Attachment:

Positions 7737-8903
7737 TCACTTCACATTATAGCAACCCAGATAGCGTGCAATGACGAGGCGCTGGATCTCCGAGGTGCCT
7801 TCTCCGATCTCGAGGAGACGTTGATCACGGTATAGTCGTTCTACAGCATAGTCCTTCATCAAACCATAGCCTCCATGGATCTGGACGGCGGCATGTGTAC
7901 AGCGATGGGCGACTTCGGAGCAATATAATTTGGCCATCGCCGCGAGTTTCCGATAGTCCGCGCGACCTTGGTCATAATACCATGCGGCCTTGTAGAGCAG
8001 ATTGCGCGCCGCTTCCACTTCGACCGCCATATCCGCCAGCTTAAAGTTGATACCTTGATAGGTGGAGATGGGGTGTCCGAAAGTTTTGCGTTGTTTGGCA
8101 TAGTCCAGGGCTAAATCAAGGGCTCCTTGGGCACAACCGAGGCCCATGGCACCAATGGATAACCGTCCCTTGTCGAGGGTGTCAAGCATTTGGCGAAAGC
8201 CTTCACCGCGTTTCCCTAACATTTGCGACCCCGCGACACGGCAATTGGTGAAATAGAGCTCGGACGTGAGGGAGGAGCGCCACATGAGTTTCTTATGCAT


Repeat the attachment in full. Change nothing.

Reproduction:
Positions 7737-8903
7737 TCACTTCACATTATAGCAACCCAGATAGCGTGCAATGACGAGGCGCTGGATCTCCGAGGTGCCT
7801 TCTCCGATCTCGAGGAGACGTTGATCACGGTATAGTCGTTCTACAGCATAGTCCTTCATCAAACCATAGCCTCCATGGATCTGGACGGCGGCATGTGTAC
7901 AGCGATGGGCGACTTCGGAGCAATATAATTTGGCCATCGCCGCGAGTTTCCGATAGTCCGCGCGACCTTGGTCATAATACCATGCGGCCTTGTAGAGCAG
8001 ATTGCGCGCCGCTTCCACTTCGACCGCCATATCCGCCAGCTTAAAGTTGATACCTTGATAGGTGGAGATGGGGTGTCCGAAAGTTTTGCGTTGTTTGGCA
8101 TAGTCCAGGGCTAAATCAAGGGCTCCTTGGGCACAACCGAGGCCCATGGCACCAATGGATAACCGTCCCTTGTCGAGGGTGTCAAGCATTTGGCGAAAGC
8201 CTTCACCGCGTTTCCCTAACATTTGCGACCCCGCGACACGGCAATTGGTGAAATAGAGCTCGGACGTGAGGGAGGAGCGCCACATGAGTTTCTTATGCAT